Nicole Kidman tesified before a U.S. congressional panel on violence against women, conceding that Hollywood probably has contributed to the problem by portraying women as weak sex objects.
However, the Academy Award-winning actress said she is not interested those kinds of demeaning roles, adding that the movie industry also has made an effort to contribute to solutions for ending the violence.
Kidman testified Wednesday before a House Foreign Affairs subcommittee that is considering legislation to deal with violence against women overseas through humanitarian relief efforts and grants to local organizations working on the problem.
Asked by Republican Rep. Dana Rohrabacher whether the movie industry has "played a bad role," Kidman said "probably" but quickly added that she herself does not.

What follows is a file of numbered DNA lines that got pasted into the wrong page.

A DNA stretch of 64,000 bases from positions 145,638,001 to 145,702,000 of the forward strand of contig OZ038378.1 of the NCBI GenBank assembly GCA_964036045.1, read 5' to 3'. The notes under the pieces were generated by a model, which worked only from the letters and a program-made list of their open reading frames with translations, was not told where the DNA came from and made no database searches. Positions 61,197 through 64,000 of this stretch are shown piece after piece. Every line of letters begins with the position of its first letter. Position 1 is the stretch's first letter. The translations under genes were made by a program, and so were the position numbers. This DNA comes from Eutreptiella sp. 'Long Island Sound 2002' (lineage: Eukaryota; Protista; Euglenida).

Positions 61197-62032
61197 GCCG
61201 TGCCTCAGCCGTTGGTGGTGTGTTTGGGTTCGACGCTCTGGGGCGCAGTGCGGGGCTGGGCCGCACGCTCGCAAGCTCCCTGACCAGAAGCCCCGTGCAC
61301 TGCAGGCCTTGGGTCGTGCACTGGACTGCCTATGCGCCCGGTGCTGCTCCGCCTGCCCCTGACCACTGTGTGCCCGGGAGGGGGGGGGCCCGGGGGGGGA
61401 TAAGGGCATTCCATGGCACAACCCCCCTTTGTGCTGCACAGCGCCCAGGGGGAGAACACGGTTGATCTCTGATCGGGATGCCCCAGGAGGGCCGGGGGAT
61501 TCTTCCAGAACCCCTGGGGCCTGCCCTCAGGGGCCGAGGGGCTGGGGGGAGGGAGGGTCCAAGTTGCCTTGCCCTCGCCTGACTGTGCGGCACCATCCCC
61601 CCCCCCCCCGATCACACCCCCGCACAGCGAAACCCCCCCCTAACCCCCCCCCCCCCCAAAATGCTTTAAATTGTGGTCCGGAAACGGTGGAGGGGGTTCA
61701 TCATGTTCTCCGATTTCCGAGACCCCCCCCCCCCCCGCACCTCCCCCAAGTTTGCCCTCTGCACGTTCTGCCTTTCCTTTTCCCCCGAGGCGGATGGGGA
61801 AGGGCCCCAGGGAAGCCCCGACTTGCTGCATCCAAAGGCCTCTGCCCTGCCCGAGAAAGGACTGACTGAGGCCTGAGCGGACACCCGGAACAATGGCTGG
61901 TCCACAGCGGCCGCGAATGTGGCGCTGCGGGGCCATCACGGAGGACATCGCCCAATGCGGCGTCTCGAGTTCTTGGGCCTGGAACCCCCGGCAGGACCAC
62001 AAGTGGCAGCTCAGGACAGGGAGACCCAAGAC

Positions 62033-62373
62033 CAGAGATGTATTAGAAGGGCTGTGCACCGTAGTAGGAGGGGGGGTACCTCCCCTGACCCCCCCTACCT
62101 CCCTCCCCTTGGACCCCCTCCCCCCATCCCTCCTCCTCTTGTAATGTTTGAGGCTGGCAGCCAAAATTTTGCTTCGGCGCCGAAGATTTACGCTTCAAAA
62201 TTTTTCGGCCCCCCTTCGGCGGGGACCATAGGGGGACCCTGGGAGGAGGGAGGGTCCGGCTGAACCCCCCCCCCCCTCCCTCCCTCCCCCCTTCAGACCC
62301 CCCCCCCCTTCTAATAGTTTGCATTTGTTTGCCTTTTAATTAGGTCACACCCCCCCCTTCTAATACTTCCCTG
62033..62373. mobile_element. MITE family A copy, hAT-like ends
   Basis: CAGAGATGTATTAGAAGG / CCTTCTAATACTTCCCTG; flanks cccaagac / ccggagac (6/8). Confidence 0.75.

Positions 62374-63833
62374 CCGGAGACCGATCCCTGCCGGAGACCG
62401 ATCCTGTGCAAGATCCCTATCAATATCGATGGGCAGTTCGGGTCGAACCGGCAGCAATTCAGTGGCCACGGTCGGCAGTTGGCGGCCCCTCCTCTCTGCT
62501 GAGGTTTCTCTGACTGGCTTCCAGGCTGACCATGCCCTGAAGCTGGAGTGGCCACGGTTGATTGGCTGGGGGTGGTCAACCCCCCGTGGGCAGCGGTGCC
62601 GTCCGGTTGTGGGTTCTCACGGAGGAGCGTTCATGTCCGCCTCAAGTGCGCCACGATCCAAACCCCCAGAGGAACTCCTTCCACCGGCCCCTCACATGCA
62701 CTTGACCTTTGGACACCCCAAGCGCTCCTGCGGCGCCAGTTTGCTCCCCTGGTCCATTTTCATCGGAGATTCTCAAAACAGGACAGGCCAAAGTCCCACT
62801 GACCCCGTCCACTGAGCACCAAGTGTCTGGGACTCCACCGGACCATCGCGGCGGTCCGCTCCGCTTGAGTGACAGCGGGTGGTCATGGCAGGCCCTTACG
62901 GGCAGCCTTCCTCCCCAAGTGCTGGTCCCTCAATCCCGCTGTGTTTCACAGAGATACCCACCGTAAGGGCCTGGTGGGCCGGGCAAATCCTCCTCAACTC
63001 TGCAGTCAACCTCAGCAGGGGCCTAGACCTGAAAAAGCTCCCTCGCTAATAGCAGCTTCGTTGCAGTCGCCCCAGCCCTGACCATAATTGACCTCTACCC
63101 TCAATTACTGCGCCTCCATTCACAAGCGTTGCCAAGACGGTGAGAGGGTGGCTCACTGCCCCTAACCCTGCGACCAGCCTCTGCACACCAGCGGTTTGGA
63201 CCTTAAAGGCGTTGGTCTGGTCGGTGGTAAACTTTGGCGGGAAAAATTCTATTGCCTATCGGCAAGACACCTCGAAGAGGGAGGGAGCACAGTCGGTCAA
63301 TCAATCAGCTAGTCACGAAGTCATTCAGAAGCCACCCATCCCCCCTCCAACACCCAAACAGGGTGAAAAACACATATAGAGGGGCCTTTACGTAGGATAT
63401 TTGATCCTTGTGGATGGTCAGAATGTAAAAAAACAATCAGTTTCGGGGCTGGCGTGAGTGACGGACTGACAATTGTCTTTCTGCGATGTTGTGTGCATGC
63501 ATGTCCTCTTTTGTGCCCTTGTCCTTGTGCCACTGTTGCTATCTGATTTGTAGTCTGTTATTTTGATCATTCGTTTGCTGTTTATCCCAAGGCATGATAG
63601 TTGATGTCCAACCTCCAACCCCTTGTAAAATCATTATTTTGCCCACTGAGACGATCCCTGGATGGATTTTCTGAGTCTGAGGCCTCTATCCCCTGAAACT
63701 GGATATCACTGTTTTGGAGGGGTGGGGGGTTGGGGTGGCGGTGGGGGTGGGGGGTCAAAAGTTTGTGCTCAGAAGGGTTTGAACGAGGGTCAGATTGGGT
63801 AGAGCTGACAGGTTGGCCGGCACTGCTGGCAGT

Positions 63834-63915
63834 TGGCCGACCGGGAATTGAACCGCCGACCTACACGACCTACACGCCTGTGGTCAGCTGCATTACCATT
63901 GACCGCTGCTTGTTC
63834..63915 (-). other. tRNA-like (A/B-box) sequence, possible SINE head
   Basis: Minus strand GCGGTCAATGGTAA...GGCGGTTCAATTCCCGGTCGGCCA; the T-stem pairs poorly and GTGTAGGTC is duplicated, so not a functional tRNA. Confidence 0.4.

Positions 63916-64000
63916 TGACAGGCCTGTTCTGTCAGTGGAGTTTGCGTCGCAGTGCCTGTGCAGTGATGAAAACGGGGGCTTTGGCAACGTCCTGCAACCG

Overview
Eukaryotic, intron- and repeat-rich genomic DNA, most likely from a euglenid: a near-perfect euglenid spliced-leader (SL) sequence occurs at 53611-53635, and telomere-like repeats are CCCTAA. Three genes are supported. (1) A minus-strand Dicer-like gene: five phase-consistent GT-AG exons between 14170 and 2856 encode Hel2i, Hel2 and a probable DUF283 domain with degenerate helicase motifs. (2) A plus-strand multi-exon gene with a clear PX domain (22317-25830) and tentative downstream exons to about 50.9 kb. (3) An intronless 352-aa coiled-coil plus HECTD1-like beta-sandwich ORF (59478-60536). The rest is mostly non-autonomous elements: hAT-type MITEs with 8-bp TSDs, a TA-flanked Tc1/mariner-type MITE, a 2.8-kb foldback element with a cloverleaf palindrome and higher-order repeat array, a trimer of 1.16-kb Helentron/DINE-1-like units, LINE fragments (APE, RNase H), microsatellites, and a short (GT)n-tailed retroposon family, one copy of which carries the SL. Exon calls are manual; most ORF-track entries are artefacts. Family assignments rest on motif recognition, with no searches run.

"I can't be responsible for all of Hollywood, but I can certainly be responsible for my own career," she said.
Kidman appeared before the committee in her role as a goodwill ambassador for the U.N. Development Fund for Women, known as UNIFEM, to promote the International Violence Against Women Act.
"In the real world, the laws go unenforced and impunity is the norm," she said.
The legislation has stalled in the past, but a sponsor, Democratic Rep. Bill Delahunt, said he and others plan to reintroduce it soon.
The Australian star told Congress that the U.N. women's fund needs more resources. "We need the money," she said.
Before the hearing began, a crowd of people lined the hall and around the corner to hear her speak.